Just a thought… Trust in dreams, for in them is hidden the gate to eternity. [Kahlil Gibran]
I’ve been having the most complicated dream lately and it took me remembering what someone (I think it was dream teacher and soul coachPatti Allen) told me: “Dreams love a pun,” in order to decipher it.
You know that we all have work nightmares, right? From astronauts to radio hosts, we’ve all had these dreams where something at work goes terribly wrong and there’s nothing we can do to stop it. And as you know, these dreams persist long after we’ve stopped whatever it was that first sparked them.
Over the past two months, during my so-called retirement, which I prefer to call reWirement, there’s been this one recurring nightmare. Maybe it’s because it was the season for Ross Petty’s panto: a rollicking musical comedy, a British tradition, that happens yearly on stage at Christmastime in Toronto.
In 2003 I played the Fairy Godmother in his show Cinderella, and it was the time of my life, one which also taught me a life lesson: when I am dying, I don’t want to spend my final days wishing I had worried less and enjoyed more. I was afraid a lot of those 8 weeks or so of rehearsing and performing my role; I wish now I’d just relaxed, had fun and cherished every moment. It was a once-in-a-lifetime experience, after all. So I learned from that.
But my terror at blanking on lines (vodka the night before to “unwind” after a show didn’t help my brain at all) or having an ad lib fall flat (which it did on opening night, a gaffe that made it into the newspaper review to my utter horror) clearly never left me.
So about that dream: again and again I’m about to be in a big stage play but I don’t know any of my lines, there has been no time to rehearse and I haven’t met my fellow cast members – the ones I might need to lean on to teach a newbie the ropes or to help me out if I need a little nudge or hint on what I’m to say next. Sometimes I’m on stage reading from a script in a performance; others I’m just going to have to go out there and not have a clue what I’m doing – which, of course, is my fear from every moment of my career and freelance.
I’m loathe to talk about dreams because they’re so personal and, really, does anyone care? But let me tell you why I’m relating this story: because in talking about it, I came up with a reason for it…and haven’t had the dream since.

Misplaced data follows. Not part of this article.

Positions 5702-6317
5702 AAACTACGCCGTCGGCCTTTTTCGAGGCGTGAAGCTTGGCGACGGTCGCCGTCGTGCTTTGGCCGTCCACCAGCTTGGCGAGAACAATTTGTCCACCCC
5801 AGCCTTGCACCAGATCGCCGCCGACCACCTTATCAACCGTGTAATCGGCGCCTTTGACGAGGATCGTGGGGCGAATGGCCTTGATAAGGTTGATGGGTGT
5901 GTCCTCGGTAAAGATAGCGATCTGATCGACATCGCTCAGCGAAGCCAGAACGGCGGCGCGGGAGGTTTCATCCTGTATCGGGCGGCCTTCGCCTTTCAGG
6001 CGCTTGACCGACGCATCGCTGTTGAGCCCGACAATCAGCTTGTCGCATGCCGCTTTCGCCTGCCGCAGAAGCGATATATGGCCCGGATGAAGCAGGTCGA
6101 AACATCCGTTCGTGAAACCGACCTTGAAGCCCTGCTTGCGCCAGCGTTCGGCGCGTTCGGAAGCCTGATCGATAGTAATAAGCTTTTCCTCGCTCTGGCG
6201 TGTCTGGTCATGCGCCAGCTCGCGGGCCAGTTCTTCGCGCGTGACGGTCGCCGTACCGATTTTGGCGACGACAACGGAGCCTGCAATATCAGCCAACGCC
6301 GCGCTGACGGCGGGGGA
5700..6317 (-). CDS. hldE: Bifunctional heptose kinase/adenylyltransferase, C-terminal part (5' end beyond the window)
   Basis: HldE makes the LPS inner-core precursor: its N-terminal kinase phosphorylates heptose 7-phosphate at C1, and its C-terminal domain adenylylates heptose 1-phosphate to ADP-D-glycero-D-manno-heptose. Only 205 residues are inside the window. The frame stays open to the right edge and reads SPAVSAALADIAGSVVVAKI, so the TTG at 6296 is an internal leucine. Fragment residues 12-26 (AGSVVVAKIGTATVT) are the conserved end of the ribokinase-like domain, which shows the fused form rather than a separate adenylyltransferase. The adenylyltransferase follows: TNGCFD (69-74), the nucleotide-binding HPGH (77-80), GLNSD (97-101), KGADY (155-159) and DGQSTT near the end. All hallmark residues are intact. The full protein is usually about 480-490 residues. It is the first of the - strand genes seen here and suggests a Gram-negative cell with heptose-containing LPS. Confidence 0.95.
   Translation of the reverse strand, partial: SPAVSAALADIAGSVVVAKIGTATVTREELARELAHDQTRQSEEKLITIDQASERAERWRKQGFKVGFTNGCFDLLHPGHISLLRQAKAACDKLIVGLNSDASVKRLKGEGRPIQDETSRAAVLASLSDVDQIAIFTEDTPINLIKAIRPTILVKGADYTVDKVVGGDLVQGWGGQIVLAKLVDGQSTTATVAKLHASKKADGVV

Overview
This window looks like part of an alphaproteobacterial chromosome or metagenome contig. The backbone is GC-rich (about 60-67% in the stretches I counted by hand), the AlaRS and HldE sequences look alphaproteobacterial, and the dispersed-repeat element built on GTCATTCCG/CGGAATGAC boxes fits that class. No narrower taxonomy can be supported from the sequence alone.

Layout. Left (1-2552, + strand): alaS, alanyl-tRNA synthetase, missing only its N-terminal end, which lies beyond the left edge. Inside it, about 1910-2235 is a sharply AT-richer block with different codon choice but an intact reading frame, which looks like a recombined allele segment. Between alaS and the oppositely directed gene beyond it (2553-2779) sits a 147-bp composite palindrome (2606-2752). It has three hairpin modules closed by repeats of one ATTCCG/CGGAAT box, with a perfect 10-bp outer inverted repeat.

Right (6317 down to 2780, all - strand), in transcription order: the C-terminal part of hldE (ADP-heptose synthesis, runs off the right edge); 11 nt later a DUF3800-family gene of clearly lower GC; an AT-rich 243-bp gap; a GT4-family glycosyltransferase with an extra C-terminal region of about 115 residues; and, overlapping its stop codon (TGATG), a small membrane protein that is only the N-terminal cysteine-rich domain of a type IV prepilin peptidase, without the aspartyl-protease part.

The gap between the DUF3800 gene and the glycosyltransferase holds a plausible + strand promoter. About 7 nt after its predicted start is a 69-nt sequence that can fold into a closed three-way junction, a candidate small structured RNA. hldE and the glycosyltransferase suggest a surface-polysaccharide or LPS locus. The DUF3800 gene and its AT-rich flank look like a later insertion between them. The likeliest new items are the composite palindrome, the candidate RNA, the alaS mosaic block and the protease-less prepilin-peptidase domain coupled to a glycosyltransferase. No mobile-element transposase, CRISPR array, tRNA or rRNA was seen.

I was chatting about it when Phil and Brooke and the kids were here, explaining the whole scenario and its variations on a cringeworthy theme and I said that in the dream “I don’t know my role.” And then, like a bolt of lightning or one of Oprah’s aha moments, it came to me: I DON’T KNOW WHAT MY ROLE IS.
Am I grandmothering right? Am I doing reWirement properly? Am I letting one of my freelance projects take over my life? Am I losing connection with the people I loved sharing my day with – you – after five years away? What is to become of me as I enter a new decade later this year? What is my role?
This realization has made me focus on what my future should look like. Yes, it started with organizing (see last Thursday’s vlog) but I have to move into prioritizing: making sure I’m showing up 100% where I’m needed and not letting myself spread out like that mythical, messy watercolour in the rain.
I won’t be leaving this space; I feel that I’m just the right amount of connected now to you – and grateful for it. For others, I’ve faded away or was never there. But sometimes we need to listen to the message in dreams and find out why they’re not just mirroring our thoughts, but perhaps holding up a big neon sign to an off ramp to a better place.
May you have a gentle ride this week and I’ll be back with you on Thursday.